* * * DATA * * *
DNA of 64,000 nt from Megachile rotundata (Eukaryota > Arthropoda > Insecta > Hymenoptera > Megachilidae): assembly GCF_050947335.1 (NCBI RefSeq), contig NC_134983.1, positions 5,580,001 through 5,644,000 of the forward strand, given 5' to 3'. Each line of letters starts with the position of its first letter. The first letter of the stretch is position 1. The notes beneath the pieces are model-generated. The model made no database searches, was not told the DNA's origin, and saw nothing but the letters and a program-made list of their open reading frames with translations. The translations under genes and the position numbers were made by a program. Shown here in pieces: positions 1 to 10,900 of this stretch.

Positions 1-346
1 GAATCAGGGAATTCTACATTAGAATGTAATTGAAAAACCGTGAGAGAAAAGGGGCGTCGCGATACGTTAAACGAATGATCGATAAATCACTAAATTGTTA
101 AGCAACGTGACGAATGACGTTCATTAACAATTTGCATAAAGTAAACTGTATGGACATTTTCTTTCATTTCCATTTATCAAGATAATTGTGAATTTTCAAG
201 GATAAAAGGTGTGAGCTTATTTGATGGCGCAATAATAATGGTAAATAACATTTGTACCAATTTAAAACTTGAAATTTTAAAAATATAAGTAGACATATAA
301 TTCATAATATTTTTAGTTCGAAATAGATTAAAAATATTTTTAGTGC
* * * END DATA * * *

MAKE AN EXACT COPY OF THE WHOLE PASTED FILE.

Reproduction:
DNA of 64,000 nt from Megachile rotundata (Eukaryota > Arthropoda > Insecta > Hymenoptera > Megachilidae): assembly GCF_050947335.1 (NCBI RefSeq), contig NC_134983.1, positions 5,580,001 through 5,644,000 of the forward strand, given 5' to 3'. Each line of letters starts with the position of its first letter. The first letter of the stretch is position 1. The notes beneath the pieces are model-generated. The model made no database searches, was not told the DNA's origin, and saw nothing but the letters and a program-made list of their open reading frames with translations. The translations under genes and the position numbers were made by a program. Shown here in pieces: positions 1 to 10,900 of this stretch.

Positions 1-346
1 GAATCAGGGAATTCTACATTAGAATGTAATTGAAAAACCGTGAGAGAAAAGGGGCGTCGCGATACGTTAAACGAATGATCGATAAATCACTAAATTGTTA
101 AGCAACGTGACGAATGACGTTCATTAACAATTTGCATAAAGTAAACTGTATGGACATTTTCTTTCATTTCCATTTATCAAGATAATTGTGAATTTTCAAG
201 GATAAAAGGTGTGAGCTTATTTGATGGCGCAATAATAATGGTAAATAACATTTGTACCAATTTAAAACTTGAAATTTTAAAAATATAAGTAGACATATAA
301 TTCATAATATTTTTAGTTCGAAATAGATTAAAAATATTTTTAGTGC